The mortality and morbidity rates after either laparoscopic or open pancreatic resection in this series were similar to those reported in the literature.10,11,13,15- 18,21- 24 Pancreatic fistulae continue to be a major complication after pancreatic resection, either laparoscopic or open. Pancreatic complications occurred in 25% of the patients in this series and in 19% of distal pancreatectomies and enucleations. Our pancreatic complication rate compares favorably with rates in the literature reported after pancreatic resection (either by laparotomy or laparoscopy), especially considering that 90% of our patients were high risk with soft and friable pancreata and 47% of pancreatic fistulae were grade A.11,13,16,21,23- 25 For medial pancreatectomies, our pancreatic fistula rate is higher than rates reported by others. However, 3 patients had grade A pancreatic fistulae and only 2 (33%) had grade B pancreatic fistulae. In the series of medial pancreatectomies, the definition of pancreatic fistulae is unclear and their occurrence ranges from 0% to 40%, with a global morbidity rate from 0% to 71%. Clearly, medial pancreatectomy is an attractive alternative to more radical resections; however, the current role of medial pancreatectomy remains unclear on account of the early associated morbidity, even by laparotomy.23,26,27 In our series, pancreatic complications were associated with a significantly prolonged hospital stay; multivariate analysis showed that a pancreaticoenteric reconstruction is the most significant factor affecting the occurrence of postoperative complications. There is a strong argument to be made in favor of restricting laparoscopic pancreatic resection by requiring pancreaticoenteric reconstruction. In laparoscopic left pancreatectomies, the pancreas was most often transected with a stapler. Some authors argue that this could be a cause of pancreatic fistulae. A meta-analysis of the technique used for closing the pancreatic stump after distal pancreatectomy cannot conclusively determine which is best; nevertheless, there is a trend that favors the stapling technique.28 In our series, the pancreatic stump after distal pancreatectomies was always dealt with by means of stapler application, and symptomatic pancreatic fistulae occurred in only 11% of patients. Therefore, transecting the pancreas by means of a stapler without closing the pancreatic duct appears to be an appropriate technique for distal pancreatectomies. The use of somatostatin analogues for preventing fistulae formation or accelerating this closure has been studied in 10 randomized clinical trials. Despite this, the role of these drugs remains unclear; only 5 studies showed a positive effect, 2 a selective effect, and 3 no benefit whatsoever.24,28- 36 However, a recent meta-analysis has shown that somatostatin analogues reduced morbidity and pancreatic complications.37 We have never used somatostatin analogues preoperatively.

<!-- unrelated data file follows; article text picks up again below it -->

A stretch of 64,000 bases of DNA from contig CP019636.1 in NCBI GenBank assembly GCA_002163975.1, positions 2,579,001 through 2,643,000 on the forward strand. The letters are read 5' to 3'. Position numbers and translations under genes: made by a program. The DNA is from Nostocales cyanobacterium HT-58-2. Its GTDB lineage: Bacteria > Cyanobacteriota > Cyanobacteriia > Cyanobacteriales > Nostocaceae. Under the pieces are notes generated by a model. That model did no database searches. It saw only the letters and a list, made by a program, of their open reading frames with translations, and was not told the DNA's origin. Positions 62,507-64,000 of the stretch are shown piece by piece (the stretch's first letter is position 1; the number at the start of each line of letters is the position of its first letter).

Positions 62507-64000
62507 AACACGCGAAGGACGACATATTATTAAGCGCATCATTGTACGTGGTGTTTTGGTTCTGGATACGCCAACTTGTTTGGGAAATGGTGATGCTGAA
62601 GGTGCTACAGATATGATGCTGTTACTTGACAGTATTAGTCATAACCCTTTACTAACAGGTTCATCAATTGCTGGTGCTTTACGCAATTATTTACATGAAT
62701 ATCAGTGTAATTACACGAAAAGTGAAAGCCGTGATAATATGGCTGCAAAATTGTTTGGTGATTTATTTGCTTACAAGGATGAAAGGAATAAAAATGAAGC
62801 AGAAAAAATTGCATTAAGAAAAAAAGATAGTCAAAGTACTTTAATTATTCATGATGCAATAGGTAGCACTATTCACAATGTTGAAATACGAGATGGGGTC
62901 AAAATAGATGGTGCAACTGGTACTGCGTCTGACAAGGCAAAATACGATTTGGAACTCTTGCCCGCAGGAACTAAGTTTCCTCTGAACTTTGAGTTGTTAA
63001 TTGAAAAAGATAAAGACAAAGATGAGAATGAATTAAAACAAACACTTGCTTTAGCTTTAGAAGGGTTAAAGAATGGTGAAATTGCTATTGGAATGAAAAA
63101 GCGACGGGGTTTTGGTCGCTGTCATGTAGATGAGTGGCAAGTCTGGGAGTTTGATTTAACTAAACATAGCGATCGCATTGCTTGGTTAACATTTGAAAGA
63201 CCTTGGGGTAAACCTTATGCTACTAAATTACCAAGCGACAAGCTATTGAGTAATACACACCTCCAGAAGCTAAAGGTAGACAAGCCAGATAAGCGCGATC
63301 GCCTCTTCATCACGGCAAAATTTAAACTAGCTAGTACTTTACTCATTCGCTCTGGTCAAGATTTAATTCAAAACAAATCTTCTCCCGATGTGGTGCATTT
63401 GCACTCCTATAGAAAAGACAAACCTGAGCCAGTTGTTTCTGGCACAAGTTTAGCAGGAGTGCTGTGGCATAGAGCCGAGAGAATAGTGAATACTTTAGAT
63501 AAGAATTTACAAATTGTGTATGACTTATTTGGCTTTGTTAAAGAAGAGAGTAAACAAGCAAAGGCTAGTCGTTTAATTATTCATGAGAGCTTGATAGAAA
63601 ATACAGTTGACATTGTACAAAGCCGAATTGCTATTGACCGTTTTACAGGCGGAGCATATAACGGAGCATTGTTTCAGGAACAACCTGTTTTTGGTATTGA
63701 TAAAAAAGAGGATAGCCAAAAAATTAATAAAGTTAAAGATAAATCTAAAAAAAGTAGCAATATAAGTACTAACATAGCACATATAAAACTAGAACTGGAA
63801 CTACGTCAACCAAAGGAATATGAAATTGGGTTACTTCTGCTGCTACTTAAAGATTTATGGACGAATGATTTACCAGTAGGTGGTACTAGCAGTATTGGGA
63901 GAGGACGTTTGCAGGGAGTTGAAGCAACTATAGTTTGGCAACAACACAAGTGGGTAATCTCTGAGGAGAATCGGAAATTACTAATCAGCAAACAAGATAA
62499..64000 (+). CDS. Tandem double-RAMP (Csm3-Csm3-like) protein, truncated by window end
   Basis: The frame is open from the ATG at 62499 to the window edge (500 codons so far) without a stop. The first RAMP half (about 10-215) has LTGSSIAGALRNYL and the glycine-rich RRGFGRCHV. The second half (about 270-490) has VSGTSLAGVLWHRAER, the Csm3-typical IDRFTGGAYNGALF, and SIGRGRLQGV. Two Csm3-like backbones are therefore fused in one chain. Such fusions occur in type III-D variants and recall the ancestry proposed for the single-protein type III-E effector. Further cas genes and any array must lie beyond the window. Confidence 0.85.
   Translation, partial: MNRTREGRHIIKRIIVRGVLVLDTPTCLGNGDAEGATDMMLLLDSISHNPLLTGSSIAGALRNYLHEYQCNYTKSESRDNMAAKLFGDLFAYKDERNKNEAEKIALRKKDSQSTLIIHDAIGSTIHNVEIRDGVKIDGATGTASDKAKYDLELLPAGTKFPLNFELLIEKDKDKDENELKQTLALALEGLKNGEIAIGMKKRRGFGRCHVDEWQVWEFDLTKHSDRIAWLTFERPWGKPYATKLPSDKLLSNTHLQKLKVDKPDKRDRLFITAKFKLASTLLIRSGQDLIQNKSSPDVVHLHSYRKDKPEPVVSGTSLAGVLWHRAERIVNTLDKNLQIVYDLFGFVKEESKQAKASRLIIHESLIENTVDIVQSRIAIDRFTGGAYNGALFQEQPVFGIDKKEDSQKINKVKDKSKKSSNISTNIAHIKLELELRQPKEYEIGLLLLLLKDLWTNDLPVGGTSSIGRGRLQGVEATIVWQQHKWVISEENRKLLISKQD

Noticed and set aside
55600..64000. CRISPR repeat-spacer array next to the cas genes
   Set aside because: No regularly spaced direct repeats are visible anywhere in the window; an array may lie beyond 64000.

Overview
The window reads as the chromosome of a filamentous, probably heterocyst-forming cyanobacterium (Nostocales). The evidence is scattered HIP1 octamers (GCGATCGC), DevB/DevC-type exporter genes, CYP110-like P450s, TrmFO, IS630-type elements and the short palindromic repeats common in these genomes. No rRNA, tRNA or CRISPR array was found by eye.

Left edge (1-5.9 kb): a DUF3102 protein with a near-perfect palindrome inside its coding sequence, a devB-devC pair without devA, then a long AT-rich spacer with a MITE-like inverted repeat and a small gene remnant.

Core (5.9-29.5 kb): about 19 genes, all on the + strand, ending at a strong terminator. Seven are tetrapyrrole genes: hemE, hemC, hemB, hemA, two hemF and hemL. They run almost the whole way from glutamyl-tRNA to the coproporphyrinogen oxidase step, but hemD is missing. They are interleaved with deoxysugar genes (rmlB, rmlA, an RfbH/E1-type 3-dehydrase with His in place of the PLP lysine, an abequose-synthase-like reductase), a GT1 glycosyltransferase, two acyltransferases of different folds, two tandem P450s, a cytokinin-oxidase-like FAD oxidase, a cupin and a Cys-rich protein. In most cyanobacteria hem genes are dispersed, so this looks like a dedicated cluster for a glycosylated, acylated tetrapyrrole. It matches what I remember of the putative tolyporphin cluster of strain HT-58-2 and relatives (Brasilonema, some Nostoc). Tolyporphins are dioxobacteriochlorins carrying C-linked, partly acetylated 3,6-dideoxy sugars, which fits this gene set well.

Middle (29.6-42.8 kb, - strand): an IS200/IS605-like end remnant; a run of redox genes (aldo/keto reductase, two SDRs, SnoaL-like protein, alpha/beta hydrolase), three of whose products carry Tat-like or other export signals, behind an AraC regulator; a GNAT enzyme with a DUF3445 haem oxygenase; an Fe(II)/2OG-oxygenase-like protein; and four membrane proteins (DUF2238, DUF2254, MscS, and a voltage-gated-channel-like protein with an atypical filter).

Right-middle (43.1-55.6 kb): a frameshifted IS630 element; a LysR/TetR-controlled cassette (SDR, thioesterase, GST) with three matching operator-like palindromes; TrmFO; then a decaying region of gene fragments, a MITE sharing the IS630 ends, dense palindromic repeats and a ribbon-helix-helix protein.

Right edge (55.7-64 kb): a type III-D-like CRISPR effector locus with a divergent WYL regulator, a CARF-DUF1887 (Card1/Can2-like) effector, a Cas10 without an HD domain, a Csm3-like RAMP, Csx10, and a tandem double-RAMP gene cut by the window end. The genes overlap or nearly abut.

The median hospital stay in our series was 13 days longer than in other laparoscopic series.11,13,16,21 This longer hospital stay is due to our policy to continue abdominal drainage until postoperative day 10. According to results of laparoscopic enucleations and distal pancreatectomies, drainage is now discontinued more rapidly to reduce hospital stays. In a previous study, we showed that hospital stays are significantly reduced in patients who underwent totally laparoscopic resections of insulinomas compared with patients who underwent open operations.38